This type of game is classified as cooperative play because the Purewal 3 children took turns interacting with each other while creating dramas within their made up “household. ” Noor’s ability to participate in both solitary and cooperative play shows the diversity of personality. This shows that she can adjust to different situations with ease. Rough and Tumble Play (Craig): Rough and Tumble Play was demonstrated in several games the children played. Noor participated in a game of tag which soon became aggressive.
As the tagging turned into pushing, the children became more excited and Noor became even happier. Although this could have been mistaken as violence and she received disapproval from the adults, Noor remained in a state of laughter as she and another child playfully pushed each other, almost as if tickling each other. Another example of rough and tumble play was demonstrated in a game of “ring-around-the-roses. ” After singing the lyric “we all fall down” the children literally fell to the floor. Noor fell and brought down another child in the process.
Again, this was not meant to show animosity, but to build a stronger bond with her playmate. After they both fell, they also helped each other up. This is a prime example of rough and tumble play. Games, Rituals, and Competitive Play (Craig): As mentioned previously, the child partook in a game of tag. Tag is a game that is always played with the same rules. The objective is to touch chase one’s opponent until they can be touched. Once the opponent is touched the roles switch. This objective to catch and touch one’s opponent was understood by all the children.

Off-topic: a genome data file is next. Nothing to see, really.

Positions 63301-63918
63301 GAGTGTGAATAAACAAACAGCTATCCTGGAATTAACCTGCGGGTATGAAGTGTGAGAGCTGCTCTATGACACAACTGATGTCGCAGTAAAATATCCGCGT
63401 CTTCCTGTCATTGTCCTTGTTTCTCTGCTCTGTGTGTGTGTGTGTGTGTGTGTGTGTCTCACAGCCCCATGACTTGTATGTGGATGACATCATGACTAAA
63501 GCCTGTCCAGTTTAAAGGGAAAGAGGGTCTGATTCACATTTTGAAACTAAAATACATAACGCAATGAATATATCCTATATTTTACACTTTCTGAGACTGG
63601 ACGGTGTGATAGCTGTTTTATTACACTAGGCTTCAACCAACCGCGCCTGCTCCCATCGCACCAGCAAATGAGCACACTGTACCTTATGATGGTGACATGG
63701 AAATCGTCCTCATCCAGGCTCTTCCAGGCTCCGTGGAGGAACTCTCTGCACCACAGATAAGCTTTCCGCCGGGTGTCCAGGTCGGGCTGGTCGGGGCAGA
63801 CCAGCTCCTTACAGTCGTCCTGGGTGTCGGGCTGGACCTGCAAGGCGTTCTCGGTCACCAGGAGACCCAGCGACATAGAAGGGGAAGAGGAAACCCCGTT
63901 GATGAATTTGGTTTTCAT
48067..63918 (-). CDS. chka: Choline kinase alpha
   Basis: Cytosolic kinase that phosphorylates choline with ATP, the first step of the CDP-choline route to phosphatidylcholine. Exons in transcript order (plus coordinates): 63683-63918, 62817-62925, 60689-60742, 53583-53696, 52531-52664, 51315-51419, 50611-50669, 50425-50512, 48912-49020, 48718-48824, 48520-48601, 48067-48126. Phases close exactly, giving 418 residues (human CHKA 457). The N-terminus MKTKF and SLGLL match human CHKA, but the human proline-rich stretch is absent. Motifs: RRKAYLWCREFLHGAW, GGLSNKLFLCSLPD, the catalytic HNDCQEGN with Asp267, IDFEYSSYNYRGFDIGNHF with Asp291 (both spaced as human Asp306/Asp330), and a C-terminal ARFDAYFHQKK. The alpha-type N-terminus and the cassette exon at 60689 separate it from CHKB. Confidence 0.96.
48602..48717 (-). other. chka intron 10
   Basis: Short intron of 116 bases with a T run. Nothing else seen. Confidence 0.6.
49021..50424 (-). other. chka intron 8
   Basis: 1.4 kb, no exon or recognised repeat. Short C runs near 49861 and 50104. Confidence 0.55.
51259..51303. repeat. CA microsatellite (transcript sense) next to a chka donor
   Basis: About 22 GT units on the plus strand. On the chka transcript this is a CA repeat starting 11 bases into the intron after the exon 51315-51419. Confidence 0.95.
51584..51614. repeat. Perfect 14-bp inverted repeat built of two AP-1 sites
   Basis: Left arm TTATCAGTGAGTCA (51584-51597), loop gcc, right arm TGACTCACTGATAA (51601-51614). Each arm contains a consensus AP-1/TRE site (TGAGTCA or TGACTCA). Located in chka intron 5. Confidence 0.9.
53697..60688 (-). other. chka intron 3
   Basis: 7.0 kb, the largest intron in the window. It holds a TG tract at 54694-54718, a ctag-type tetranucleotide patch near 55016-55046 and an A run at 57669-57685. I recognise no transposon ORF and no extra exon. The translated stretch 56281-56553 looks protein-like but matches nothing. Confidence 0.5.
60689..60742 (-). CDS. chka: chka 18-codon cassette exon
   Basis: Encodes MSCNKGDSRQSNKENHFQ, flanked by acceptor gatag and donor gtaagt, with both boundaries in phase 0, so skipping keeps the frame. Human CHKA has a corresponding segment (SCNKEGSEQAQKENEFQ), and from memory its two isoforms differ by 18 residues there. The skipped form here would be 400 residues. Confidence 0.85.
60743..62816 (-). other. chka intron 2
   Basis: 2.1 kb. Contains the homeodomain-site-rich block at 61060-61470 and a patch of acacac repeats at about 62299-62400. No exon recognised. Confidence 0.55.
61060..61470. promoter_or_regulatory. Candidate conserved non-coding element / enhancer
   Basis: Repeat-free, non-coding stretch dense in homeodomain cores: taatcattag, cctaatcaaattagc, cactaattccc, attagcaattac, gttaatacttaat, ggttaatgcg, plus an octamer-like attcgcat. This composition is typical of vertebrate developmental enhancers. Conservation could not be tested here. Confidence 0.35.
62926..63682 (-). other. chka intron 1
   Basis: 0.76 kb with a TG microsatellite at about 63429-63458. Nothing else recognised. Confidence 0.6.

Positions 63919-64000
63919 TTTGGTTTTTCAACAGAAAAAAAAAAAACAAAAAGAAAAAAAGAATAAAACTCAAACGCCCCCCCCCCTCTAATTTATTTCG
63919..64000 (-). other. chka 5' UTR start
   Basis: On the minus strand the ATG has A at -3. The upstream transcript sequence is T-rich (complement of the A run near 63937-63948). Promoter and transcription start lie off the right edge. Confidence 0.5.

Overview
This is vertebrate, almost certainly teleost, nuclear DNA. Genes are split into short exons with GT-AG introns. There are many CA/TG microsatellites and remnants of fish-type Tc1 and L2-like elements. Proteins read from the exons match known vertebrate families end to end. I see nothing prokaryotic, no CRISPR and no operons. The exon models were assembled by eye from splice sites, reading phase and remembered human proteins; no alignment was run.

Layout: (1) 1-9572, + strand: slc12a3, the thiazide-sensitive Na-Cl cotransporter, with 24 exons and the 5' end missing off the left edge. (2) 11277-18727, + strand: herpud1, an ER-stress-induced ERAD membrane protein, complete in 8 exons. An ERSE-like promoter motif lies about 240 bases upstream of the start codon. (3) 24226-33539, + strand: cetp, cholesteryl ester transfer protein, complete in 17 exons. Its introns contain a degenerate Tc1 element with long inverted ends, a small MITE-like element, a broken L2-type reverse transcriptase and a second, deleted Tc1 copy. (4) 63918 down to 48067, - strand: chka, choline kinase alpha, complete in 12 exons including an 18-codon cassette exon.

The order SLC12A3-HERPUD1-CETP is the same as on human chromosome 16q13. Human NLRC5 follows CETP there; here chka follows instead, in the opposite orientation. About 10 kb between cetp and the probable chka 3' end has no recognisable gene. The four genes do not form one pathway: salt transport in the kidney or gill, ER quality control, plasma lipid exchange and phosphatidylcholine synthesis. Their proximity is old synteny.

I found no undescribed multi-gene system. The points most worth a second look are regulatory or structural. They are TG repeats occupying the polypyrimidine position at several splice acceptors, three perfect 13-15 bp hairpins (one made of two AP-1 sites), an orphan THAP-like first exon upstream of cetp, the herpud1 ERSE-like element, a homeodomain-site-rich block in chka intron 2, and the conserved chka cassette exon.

There were also a set of extra rules that the children all abide by such as “safe zones. ” For example, Noor could not touch someone who was sitting on the couch because it was ruled a safe zone. Guidelines such as safe zones, the objective of tagging someone, and who began the game where discussed before the game was played which characterizes this type of play as a game described by Grace Craig. Purewal 4 Part 3: Artistic Expression When the child was asked to draw a picture, she reacted enthusiastically and rew with confidence in her art.
As mentioned by Berger, she drew people in the typical “tadpole” shape, which is regular for children her age. Although her gross motor skills are not fully developed, preventing her from drawing with precision, she was proud of her end result and allowed her creativity to come forth. This is because, according to Berger, children of this age have yet to become self-critical. The child was especially proud when an adult or a peer communicated appreciation or approval of her art. This sense of comfort and pride in herself allowed Noor to freely express nerselt throug n ner art.
The Contemporary World
Initial post by addressing the following:
The rise of Fascism, the NAZI Party, and Hitler in the Interwar period between WWI and WWII was quick and efficient. The Nationalistic energy used for this meteoric rise of Hitler and the NAZI Party may have been drawn from the harsh treaty imposed on Germany at the end of WWI and the global economic transformation. In your own words, address and explain the issues that FASCISM and Hitler in particular, drew from to incite the people to follow him into the next world war, and how did it unfold?
Minimum of 500 words
2 post responding to another classmate post
Minimum of 250 word each